Thursday, June 28, 2012

What I've learned: Week 2

This afternoon I took some time to climb up the rock face and sit at the top of the cliffs behind Mahadaga. I wrote this while up there.

My first thought as I reach the top and sit down is "God, thank you for giving me arms and legs to do this". I can also thank Him for placing me in a town with cliffs such as these, and for cool  weather on my afternoon off, so I can actually exhert myself.

West Africa is a magnificent place. Just being here creates a more thankful spirit. A glass of cool water can be life giving, to say nothing of the magic bubbling from a bottle of Cocoa-Cola! The value and impact of a smile is not fully realized until used to jump a manguage hurdle. The sweet melody of a laugh is not recognized until it is the only utterance you recognize. One's mother tongue is not comforting until it is scarcely heard.

To be honest, I expected more of an emotional reaction to the differences in culture. But to be sure, my heart beats strongly for the moments of similarity. Having dinner with the Combari family last week, I was able to hear, through double interpretation, their testemony. They shared in their language of God's work, and their daughter interpreted into French; and Christine interpreted into English. I almost wept with joy as it dawned on me that in all the cultural and linguistic differences, they love the same God as I do.

On a slightly different note:
I've been reading through Psalms, accompanied nicely by "My Utmost for His Highest". It's neat how profoundly the Holy Spirit can speak through the simple- when we do not demand the complex. The two books make a great pair for my work out here. In Psalms, I am shown how to pray for these people. (ex. Psalms 79:9-11) In Chamber's book, I am learning how to serve them. (ex. "Never  reserve anything. Pour out the best you have, and always be poor. Never be diplomatic about the treasure God gives. This is poverty triumphant.")

Regardless of how I failed or Christ succeeded the day before, each morning I am able by grace to begin again with prayer and love. God hasn't called me here to bring some innovative resource or to do a great, culture-changing work. He has called me to serve Him from and in Mahadaga. Although my tendancy is to yearn for a glistening job description, I am learning to follow Christ and love His people. I do that just one day at a time, by His grace.

For those of you who want to financially support me or the Centre go to this website.

Wednesday, June 27, 2012

Tutoring- First day

Today I worked with Angela, who came from Messiah college to tutor the blind students in math and english. I learned so much about how the blind students learn, practically. In this picture, you can see Mattieu and Kounjoi working on math. They use tableaus and dice-like braille cubes. They were making calculations faster than I was!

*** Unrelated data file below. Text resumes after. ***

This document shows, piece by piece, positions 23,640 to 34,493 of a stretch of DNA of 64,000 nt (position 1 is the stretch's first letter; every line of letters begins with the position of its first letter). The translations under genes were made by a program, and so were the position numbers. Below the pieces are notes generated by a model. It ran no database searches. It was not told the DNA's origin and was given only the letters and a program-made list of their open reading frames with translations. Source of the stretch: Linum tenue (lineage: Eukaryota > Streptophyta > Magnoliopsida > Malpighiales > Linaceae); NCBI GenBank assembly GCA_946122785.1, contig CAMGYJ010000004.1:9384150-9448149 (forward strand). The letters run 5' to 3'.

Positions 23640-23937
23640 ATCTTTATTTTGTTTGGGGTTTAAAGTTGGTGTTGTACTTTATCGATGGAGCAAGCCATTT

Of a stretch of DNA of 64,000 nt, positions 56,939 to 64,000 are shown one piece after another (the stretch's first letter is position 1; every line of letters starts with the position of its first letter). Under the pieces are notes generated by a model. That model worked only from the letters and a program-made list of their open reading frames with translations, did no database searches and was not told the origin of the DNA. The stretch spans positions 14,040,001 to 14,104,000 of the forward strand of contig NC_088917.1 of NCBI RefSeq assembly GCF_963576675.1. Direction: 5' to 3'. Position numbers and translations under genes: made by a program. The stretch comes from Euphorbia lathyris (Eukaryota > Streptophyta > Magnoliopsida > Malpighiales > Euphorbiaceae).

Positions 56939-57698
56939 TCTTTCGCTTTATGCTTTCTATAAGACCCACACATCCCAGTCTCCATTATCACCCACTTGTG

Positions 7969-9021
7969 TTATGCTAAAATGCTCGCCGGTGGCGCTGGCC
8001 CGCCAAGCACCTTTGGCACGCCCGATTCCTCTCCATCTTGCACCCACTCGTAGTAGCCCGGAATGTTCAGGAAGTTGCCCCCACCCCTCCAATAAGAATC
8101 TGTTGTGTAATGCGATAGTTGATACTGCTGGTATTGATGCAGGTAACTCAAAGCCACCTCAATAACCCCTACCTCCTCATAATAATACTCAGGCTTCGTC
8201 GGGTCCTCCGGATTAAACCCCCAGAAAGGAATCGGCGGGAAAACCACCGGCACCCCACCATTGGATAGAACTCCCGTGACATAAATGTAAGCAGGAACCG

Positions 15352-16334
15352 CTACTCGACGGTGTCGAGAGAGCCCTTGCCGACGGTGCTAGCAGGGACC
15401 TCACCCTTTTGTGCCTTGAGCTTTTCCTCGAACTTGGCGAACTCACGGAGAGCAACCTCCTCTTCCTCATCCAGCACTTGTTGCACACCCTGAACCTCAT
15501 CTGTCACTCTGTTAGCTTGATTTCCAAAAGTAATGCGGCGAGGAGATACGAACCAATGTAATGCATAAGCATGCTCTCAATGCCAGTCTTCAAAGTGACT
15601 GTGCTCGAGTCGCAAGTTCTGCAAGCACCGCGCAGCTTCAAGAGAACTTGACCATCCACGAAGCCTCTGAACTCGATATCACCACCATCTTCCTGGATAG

Cliff View

Check out how green the trees are! All this in just the few weeks of rainy season. Its so exciting to see the green leaves :) This picture was taken a few evenings ago when I went up on the cliffs with Christine, her last chance


Here is a great photo from the waterfall we went to yesterday. This is as close as I've ever been to paradise.

Some photos!

We have these amazing cliffs right behind the village, and yesterday we went hiking with a group of friends. Here is a great shot of what I enjoyed at 6:30am with sweat literally dripping off my face :)

Thursday, June 21, 2012

What I learned this week: #1

After just one week in Burkina, here's what I've learned:
1: Appropriate greetings in both French and Gourmachima and when to use them.
2: 500cfa equals 1dollar
3: Passion Fruit looks really nasty inside, but can take the edge off a hot day when eaten cold.
4:Mango trees make the best shade
5: The Mahadaga birthing center handles around 250 births a week, in a one room building smaller than my apartment.
6: The Centre has an average of 50 students in a classroom, while the private Christian school fits 100 students in a class.
7. Laughter is better than knowledge.
8. Burkinabe women DO work as hard as the ants, and are often seen carrying a basket more than half their height and weight on their head.
9: A smile can lower the language hurdle.
10: Nothing tastes sweeter than cool, clean, water

Tuesday, June 19, 2012

Mangoes and Rain

Two things I brought with me from Virginia. Mangoes and Rain.

I seem to have found myself in the Mango Center of the world, and my special sweet treat from the US doesn't even compare to the delicacy that I have found here. And to them, its about as special as an apple. They laughed when I told them I brought mangoes with me. Oh well :)

The rain, however, has been most enjoyed. I tease when I say I brought the rain, of course, because we have prayed for rain in Burkina. Many of you have joined ,e in praying, and I'm happy to report that we had a nice down pour last night. It makes it more humid during the day, but what is momentary discomfort when compared to the life giving rain God has sent!

Many of you have asked about the sign language used here in Mahadaga. After just 2 days here, I'm surprised to report that the sign they use here is very similar to the ASL I have been using in America. By no means is it FLS (French) as I expected: it really can be termed nothing more that Burkina Sign Language. They have made it their own.